• Ray K

    SSC-Dedicated

    Points: 31070

    Ed Wagner - Monday, January 14, 2019 5:27 AM

    Jeff Moden - Friday, January 11, 2019 7:46 AM

    Grant Fritchey - Friday, January 11, 2019 6:37 AM

    It doesn't matter that you're not an MVP or whatever. You can teach beginners sessions in tech. Do one on backups. WAY too many people are still getting that wrong. It's a great topic for blog posts, presentations, pretty much anything. You can pick any other beginning topic too. Best of all, with only a few exceptions, many of the lord high mucky muck MVPs won't do introductory sessions because they're so far beneath them. That makes the field more open there.

    Totally agreed.   On that very note, Ed Wagner has submitted his awesome "What's important" session for the Cleveland SQL Saturday.  It's a beginner session that covers a lot of which you speak.  I hope they pick it up as they did in Pittsburgh for the last 2 or 3 years.  The room is always full when he gives it.

    Thanks for the mention, Jeff.  It's the least technical of any presentations I've given and people seems to like it.  I think the reason it's popular is because there are beginners out there who need instruction on the basics.  It fills a need, especially for the new or accidental DBA.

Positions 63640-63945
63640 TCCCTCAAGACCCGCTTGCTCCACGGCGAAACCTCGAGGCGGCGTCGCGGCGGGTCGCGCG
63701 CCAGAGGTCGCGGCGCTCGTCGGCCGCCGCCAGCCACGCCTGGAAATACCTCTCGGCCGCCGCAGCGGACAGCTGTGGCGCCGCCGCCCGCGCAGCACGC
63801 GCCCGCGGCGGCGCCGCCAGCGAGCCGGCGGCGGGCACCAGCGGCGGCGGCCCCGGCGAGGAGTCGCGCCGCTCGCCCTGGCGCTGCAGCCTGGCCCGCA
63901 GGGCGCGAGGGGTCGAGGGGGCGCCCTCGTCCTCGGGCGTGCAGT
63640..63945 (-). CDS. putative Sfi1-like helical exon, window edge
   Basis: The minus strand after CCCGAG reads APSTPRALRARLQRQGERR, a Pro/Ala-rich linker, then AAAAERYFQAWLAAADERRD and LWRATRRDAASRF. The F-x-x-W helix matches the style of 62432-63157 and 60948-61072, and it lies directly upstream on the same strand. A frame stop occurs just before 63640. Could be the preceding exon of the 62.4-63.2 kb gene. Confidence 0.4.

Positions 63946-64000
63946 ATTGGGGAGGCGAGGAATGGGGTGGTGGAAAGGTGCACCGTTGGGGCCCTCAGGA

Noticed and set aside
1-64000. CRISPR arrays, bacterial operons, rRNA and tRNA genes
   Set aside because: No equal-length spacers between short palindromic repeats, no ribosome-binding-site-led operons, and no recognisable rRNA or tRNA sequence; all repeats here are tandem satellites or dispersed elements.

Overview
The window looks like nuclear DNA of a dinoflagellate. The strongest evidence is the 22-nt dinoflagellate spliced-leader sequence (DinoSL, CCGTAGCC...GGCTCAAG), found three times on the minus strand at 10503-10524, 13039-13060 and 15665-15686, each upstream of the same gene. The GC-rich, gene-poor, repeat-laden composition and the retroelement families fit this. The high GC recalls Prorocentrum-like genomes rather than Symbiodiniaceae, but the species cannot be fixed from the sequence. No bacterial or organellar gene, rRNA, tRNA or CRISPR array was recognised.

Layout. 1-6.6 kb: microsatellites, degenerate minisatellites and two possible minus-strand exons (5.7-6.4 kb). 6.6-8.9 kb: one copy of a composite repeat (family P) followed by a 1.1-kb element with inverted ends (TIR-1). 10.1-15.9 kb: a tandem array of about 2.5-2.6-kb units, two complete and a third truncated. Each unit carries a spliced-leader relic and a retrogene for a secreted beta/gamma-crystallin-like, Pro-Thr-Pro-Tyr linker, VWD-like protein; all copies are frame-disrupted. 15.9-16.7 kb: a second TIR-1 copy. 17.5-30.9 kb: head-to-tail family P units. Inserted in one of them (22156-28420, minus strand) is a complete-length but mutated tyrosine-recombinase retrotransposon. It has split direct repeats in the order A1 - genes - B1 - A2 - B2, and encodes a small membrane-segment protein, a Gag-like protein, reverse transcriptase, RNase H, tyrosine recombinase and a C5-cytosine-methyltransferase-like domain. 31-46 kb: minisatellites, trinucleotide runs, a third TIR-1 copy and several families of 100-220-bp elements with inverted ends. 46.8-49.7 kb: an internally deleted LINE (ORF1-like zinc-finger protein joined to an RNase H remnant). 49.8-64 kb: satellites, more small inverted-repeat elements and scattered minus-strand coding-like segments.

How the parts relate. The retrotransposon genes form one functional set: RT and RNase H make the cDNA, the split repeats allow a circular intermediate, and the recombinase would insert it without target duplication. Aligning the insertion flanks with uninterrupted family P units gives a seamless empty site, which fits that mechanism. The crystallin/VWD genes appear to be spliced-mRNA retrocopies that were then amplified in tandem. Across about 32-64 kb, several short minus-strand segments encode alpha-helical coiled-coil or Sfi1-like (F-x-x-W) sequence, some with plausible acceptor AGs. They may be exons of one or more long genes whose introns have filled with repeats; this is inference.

Ed, can you post a link to it?  (SQL Saturday abstract is fine!)  I'm interested in knowing more about it!

    +--------------------------------------------------------------------------------------+
    Check out my blog at https://pianorayk.wordpress.com/

  • Ray K

    SSC-Dedicated

    Points: 31070

    FWIW, I put together an abstract for a presentation on blogging.  Now I just need to put a presentation together.

    However, I love the discussion I've seen here so far!  These are definitely ideas that I want to use!  Keep 'em coming!

    +--------------------------------------------------------------------------------------+
    Check out my blog at https://pianorayk.wordpress.com/

  • latkinson

    Ten Centuries

    Points: 1177

    I like your idea of a session on starting a blog. I find myself wanting to start a blog, partly because I think here and there I have found a few nuggets worth writing up and sharing, but also, because I like the idea of sharing knowledge. I'm also intrigued by your mention of online networking. I'm lousy at networking, and even more so at staying in contact online. So , if you've got useful tips, like how to make the time to check in, etc. I'd be interested in hearing them.

    Thanks for posting your link with slides from previous sessions, there are several I intend to download and read.

    Luther

Viewing 9 posts - 1 through 9 (of 9 total)

You must be logged in to reply to this topic. Login to reply